‘Peaceful’ Nuclear Explosions

Between 1974 and 1987, 11 underground nuclear tests were conducted in the Vilyuy region. Two of the 11 had above-ground fallout (Crate, 1996). At least 7 explosions were conducted in the Neva area (N61o30’ E113o0’) southwest of Mirnyy between 1976 and 1987. These explosions were aimed at stimulating oil production from the bedrock of the area and were considered successful (Nordyke, 2000). The Krystall explosion near Udachnyy (N66o25’ E112o22’) in 1974 was aimed at creating a dam for the tailings pond at the diamond mine near the Daldyn River. Radiation leaked from this explosion and today levels of radiation are 5 times natural background levels (Yakovleva, Alabaster,and Petrova, 2000). The Kratom-3 explosion (N65o56’ E112o20’), which took place on August 24, 1978, was adjacent to the Markha River east of Aykhal (Artamonova, Kozhevnikov, and Antonov, 2018). It was part of a deep seismic testing program to study the crustal structure of the earth. The explosion resulted in a radioactive release during a drizzling rain. The radionuclides contaminated the soil and the larch forest exposed to the cloud was killed. Rehabilitation operations were conducted three years after the explosion and in 2007. The site remains contaminated with strontium-90, cesium-137, and plutonium 238-240, which are present in plants, forest cover, and soil. About 200 m away from ground zero, the plutonium concentration is higher than at Chernobyl (Goryachenkova et al., 2017; Ramzaev, 2009). A long-term effect of this activity has been permafrost degradation, perhaps through flow of heat through the rocks over time (Artamonova, Kozhevnikov, and Antonov, 2013).

Birds and Diamonds

Murukta Depression (N67o43’ E102o20’) is a 315,105-ha Important Bird Area in Evenkiysky District of Krasnoyarsk. The area contains numerous small lakes and marshes adjacent to the Kotuy River. Nearby Lake Yessey (N68o25’ E102o25’) is known for an endangered species (IUCN Red List) of char which is endemic to four lakes in the Taymyr area (Devi and Boguskaya, 2009).

Vilyuy Dam (N63o2’ E112o28) is located on the Vilyuy River and creates a 280-mile-long lake. It supplies electricity to diamond mines at Mir (N62o32’ E114o0’), Aykhal (N65o56’ E111o30’), and Udachny (N66o26’ E112o19’). A diamond mine is also at Nyurba (N63o17’ E118o20’). These mines include large open-pit areas and may include underground components. Unintended environmental consequences have included pollution of many of the rivers in the area with heavy metals, and the hydrologic dam has disrupted river flows (Crate, 1996; Yakovleva, Alabaster,and Petrova, 2000).

Lensk (N60o44’ E114o35’), on the Lena River, is near a cave with an 82’ waterfall and underground lake.

Although transportation is limited in summer months, winter ice roads connect Lensk, Mirny, and Udachny in the Sakha Republic and Tura in Krasnoyarsk Krai.

* All coordinates are approximate.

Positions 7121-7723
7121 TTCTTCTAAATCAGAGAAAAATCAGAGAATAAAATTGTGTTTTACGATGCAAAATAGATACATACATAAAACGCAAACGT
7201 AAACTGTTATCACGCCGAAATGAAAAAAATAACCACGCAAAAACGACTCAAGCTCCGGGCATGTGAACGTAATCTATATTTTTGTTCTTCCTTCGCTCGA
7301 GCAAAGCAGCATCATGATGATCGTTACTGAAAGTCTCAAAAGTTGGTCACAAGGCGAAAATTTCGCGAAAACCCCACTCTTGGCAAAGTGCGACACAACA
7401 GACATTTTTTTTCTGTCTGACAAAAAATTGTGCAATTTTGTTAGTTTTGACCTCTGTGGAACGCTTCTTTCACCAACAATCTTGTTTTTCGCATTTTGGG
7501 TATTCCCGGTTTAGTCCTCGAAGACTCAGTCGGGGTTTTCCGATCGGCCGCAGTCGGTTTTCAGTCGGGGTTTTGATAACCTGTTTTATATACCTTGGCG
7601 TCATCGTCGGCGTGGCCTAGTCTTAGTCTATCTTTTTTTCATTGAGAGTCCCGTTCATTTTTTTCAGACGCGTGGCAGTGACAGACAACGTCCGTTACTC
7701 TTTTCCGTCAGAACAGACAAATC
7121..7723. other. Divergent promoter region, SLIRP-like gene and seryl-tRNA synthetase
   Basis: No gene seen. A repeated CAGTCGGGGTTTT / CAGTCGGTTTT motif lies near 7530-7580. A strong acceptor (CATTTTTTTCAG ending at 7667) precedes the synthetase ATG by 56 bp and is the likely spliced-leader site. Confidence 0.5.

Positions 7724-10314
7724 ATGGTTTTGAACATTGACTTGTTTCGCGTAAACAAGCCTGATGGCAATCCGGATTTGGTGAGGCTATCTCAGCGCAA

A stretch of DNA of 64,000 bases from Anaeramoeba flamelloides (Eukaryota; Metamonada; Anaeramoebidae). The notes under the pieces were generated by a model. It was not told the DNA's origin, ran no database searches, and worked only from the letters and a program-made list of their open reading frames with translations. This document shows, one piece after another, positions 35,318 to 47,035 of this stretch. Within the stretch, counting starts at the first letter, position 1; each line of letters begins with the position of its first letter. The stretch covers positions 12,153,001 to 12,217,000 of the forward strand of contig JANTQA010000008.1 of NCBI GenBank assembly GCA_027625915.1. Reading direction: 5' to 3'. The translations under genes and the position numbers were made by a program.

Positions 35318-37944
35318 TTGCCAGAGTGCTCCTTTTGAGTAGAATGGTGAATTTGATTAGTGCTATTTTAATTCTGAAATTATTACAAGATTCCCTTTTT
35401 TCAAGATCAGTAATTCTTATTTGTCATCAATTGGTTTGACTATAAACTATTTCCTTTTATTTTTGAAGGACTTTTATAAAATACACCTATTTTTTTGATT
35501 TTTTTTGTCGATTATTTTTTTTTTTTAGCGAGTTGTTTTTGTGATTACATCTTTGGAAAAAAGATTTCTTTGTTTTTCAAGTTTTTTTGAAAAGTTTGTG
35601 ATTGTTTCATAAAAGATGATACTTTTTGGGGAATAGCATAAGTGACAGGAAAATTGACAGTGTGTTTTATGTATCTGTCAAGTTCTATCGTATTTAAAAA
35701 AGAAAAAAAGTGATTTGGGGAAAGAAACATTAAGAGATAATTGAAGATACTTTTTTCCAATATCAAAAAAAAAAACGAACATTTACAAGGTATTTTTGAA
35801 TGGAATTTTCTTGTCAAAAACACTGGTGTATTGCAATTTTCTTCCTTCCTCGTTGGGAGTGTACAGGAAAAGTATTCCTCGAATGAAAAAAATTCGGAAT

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Anonymous. 1996. Tunguska: Burn the Evidence. Science, October 24, 1996, online. http://sciencemag.org/news/1996/10/Tunguska-burn-evidence

Artamonova, S. Yu., N.O. Kozhevnikov, and E. Yu. Antonov. 2013. Permafrost and groundwater settings at the site of “Kraton-3” peaceful underground nuclear explosion. Russian Geology and Geophysics 54:555-565.

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Crate, Susie. 1996. Silent Spring in Siberia: The Plight of the Vilyuy Sakha. Cultural Survival Quarterly, December.

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Kravchinsky, Vadim A. et al. 2002. Paleomagnetism of East Siberian traps and kimberlites: two new poles and palaeographic reconstructions at about 360 and 250 Ma. Geophysical Journal International 148:1-33.

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Mawson Coast and Prydz Bay

Mawson Coast and Prydz Bay

Emperor Penguins, with Indian Affinities

I. Map Boundaries: 60 to 70 degrees South, 60 to 80 degrees East

II. Country: Antarctic Treaty Secretariat (Stations operated by Australia, China, and Russia; India plans to open a research station in the Larsemann Hills by 2012)

III. Overview

Prydz Bay and the Amery Ice Shelf are one of the most prominent bays or indentations in the solid wall of icy land and mountains that is East Antarctica. Prydz Bay is in a rift valley, which matches another rift valley in present-day eastern India, and an indication of the long journey of India since the breakup of Gondwana. The rift valley in India that is matched is either Godavari or Mahanadi. The National Centre for Antarctic and Ocean Research in India thinks it is the Mahanadi Rift. Prydz Bay formed in the Late Paleozoic Era during early Gondwana rifting and was adjacent to either the Godavari or Mahanadi rift of northeastern India. India started moving away from Antarctica in the early Cretaceous Period. Sediments under the bay contain coal, which formed when the area was covered with southern conifer rainforest from the late Cretaceous to the Late Eocene. In the Oligocene, the area went underwater and transitioned to a glacial environment in the Late Eocene. By the Middle Miocene, a polar ice sheet was established. Continue reading